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Daniel Gilardoni

Having received a Doctorate in Medicine and Veterinary Technology from the University of the Republic (Uruguay), Dr. Gilardoni currently holds the position of National Director of Aquatic Resources at the Uruguayan Ministry of Livestock, Agriculture and Fishing, a post he has occupied since 2010. In addition, he is the Uruguayan representative for the Joint Technical Commission for the Maritime Front (CTMFM), the FAO Committee on Fisheries (in 2011 and 2014), the 24a, 25a, 26a and 27a Meeting of the Commission for the Conservation of Antarctic Marine Resources (from 2005 to 2008), the FAO Technical Consultation to Draft a Legally Binding Agreement on State Port Duties (in 2008 and 2009). Further to this extensive list, he is also a member of the Executive Advisory Commission for the Establishment of the Outer Limit of the Continental Shelf of Uruguay.

Is the Fishing Industry the Biggest Loser in the South-East Atlantic Conflict?
Monday, June 16, 2014

Recent publications regarding this topic have given me the motivation to put forth my point of view with respect to some of the themes developed here. It is not my intention to review the territorial dispute over the sovereignty of the Falkland Islands, as I coincide with the official position of the government of my country, a stance which is shared by the vast majority of Uruguayans.

However, from the perspective of someone involved in the fisheries sector, the dispute appears to have wide-ranging affects for all parties dependant upon fisheries resources in the South-eastern Atlantic, hitting riparian states the hardest, which may see the sustainability of resources threatened. It is a fact of life in the South-eastern Atlantic, that the absence of fisheries management organizations - (with the exception of ICCAT, which regulates tuna fisheries among other things) - is a weakness that has resulted in a large number of irregular fleets sailing to this region in order to undertake their activities, principally concentrating on species of notable commercial value such as squid, hake and many others.

Piracy in the Indian Ocean has been another factor which has added to the equation in recent years, having displaced vessels to within 200 miles of Argentina and Uruguay, in most probability with varying objectives, such as squid and tuna respectively. Studies indicated a few years ago that this region of the Atlantic was one of the areas where illegal, unreported and unregulated (IUU) fishing had increased, unlike other regions, such as the North-west Atlantic and the Pacific North-west, where influential fisheries management organizations have discouraged IUU fishing and have contributed to the recovery of populations of threatened species.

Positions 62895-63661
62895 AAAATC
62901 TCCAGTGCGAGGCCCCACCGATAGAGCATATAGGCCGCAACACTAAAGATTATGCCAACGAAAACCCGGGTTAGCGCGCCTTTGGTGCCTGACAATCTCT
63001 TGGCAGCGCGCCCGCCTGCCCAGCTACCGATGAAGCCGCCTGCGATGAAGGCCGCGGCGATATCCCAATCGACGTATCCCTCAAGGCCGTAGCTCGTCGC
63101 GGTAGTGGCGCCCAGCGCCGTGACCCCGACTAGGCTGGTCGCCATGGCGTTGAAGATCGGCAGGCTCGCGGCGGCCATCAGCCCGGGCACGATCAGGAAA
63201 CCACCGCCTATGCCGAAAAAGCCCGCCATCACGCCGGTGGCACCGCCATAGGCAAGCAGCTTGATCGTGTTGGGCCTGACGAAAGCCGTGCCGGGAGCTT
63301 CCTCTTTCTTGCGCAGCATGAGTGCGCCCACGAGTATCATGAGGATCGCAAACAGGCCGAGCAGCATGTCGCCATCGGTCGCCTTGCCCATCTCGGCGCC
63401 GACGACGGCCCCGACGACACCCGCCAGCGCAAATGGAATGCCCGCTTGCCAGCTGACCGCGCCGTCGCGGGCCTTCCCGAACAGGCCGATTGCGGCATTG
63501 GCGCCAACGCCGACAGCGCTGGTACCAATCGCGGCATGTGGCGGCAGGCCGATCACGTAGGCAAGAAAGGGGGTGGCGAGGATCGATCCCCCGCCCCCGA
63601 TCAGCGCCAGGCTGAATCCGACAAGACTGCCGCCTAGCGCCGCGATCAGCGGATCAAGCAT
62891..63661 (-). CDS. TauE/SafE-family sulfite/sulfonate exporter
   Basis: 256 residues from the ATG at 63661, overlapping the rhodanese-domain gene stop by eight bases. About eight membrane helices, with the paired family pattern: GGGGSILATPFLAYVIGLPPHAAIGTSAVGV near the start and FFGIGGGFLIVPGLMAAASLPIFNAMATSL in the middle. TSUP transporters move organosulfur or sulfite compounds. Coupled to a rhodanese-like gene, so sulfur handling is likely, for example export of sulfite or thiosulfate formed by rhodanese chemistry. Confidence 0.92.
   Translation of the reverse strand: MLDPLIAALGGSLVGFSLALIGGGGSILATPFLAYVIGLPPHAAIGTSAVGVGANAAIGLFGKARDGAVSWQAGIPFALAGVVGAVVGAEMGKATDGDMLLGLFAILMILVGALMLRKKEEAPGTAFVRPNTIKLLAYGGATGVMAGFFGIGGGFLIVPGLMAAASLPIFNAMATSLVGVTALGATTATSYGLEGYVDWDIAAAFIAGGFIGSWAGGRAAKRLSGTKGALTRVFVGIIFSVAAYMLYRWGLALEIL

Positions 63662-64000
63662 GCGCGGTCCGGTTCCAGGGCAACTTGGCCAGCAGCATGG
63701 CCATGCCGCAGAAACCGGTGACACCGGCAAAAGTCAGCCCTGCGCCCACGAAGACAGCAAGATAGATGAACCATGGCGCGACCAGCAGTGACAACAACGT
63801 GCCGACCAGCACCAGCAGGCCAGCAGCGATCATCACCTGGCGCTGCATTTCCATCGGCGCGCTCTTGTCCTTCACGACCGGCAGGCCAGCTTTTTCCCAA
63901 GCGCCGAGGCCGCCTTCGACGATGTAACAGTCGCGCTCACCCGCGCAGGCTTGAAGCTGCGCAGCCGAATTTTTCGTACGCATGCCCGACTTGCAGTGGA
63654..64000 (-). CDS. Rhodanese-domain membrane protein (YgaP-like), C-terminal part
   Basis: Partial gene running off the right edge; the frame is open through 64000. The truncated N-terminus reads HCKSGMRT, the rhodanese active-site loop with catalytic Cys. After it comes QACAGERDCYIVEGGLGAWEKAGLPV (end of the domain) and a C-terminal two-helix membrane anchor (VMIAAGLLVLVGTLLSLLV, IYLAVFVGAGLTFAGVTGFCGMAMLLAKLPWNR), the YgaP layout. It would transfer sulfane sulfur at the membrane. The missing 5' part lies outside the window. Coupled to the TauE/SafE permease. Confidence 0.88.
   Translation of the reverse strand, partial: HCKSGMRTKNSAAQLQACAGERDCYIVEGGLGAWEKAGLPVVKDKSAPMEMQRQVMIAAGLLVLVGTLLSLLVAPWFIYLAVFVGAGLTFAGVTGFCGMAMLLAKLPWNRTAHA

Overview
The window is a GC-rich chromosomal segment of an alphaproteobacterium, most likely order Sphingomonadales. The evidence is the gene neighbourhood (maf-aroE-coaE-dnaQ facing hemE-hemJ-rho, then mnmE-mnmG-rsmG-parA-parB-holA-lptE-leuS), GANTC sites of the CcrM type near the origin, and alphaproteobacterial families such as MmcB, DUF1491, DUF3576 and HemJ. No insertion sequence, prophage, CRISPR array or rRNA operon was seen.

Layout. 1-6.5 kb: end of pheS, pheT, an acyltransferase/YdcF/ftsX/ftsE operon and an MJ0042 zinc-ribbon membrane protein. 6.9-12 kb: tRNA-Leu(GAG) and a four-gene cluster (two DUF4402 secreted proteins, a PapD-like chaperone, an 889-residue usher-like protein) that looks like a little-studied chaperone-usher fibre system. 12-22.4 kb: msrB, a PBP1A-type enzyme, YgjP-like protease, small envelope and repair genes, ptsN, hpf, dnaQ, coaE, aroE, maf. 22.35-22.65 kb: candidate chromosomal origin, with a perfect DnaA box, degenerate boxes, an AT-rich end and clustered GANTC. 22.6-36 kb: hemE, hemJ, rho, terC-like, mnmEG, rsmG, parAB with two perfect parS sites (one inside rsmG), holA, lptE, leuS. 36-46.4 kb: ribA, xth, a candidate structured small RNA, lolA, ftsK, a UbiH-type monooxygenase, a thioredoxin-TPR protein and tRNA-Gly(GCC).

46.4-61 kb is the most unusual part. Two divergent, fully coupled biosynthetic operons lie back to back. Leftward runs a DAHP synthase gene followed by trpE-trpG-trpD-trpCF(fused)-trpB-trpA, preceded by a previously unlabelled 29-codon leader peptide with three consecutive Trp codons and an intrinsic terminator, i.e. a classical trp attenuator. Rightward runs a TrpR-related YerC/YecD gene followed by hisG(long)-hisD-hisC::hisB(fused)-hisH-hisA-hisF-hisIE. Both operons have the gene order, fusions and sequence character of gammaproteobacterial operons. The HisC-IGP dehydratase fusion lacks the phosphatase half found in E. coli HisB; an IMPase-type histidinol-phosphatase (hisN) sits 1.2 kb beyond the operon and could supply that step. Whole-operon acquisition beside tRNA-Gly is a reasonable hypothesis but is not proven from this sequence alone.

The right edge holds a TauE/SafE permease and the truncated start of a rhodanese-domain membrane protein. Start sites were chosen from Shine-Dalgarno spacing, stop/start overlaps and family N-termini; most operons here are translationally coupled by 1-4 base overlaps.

Obviously, IUU fishing in international waters in this region is not only a question of conserving fisheries resources, but it also produces distortions in the market and is a threat to businesses and responsible investments. We have found it extremely difficult to compete under these conditions and we know that our neighbours have experienced the same difficulties.

Those fleets, financed by large subsidies [1], with little or no labour legislations and almost non-existent regulations and controls have led to unfair competition for our nations. Additionally, 'ghost' ships with false documents, have only worsened the situation. As an example for the aforementioned issues, we can cite the recent inclusion of Samudera Pasifik No.18 in the IUU regulations, which has been denounced by Uruguay, as well as Samudera No.8, which has been denounced by South Africa, in addition to Interpol which have denounced both. Comprehensive coordination of these operations should be the objective of a regional organization with jurisdiction over international waters on this side of the Atlantic.

But we also see the need for a target of greater importance regarding the management of offshore fisheries in the region. No riparian State should be left out of the exchanges of information that occur relating to the better management of stocks of different species, mainly squid and hake.

It's not breaking news that between 1990 and 2005, Argentina and the United Kingdom exchanged information and coordinated actions regarding these species in the South Atlantic Fisheries Committee (SAFC). Nor is it news that these species have a distribution area which reaches the Common Fisheries zone of Argentina and Uruguay, where hake breed for example. A more inclusive management authority could have had a greater impact on the control of this resource, which towards the end of the 90's suffered a rapid decline in numbers, a trend which is trying to be reversed.

Because of this, the success of the SAFC which Mr. John Barton refers to leaves a bitter-sweet taste for Uruguayans, we do not believe that they alone can solve all the current problems, but ultimately, it is not an issue that we feel we should intervene in ourselves. In that regard, we agree with Barton that in the absence of a multilateral regional fisheries management body, the risks to fish stocks in the area are increasingly high. Regional bodies for fisheries management can not provide a complete solution, but could significantly reduce the risks of overfishing. The issue must be addressed rationally, balancing each benefit with the potential dangers whilst also considering that these processes are usually long and will in most probability only be achieved once the recovery of the affected resources have high economic, social and political costs.


[1] Eleven flags of foreign origin which fish in the region received approximately USD 10.286 million in financial government transfers and subsidies to ensure their presence in all seas. World Trade Report 2010, World Trade Organization.

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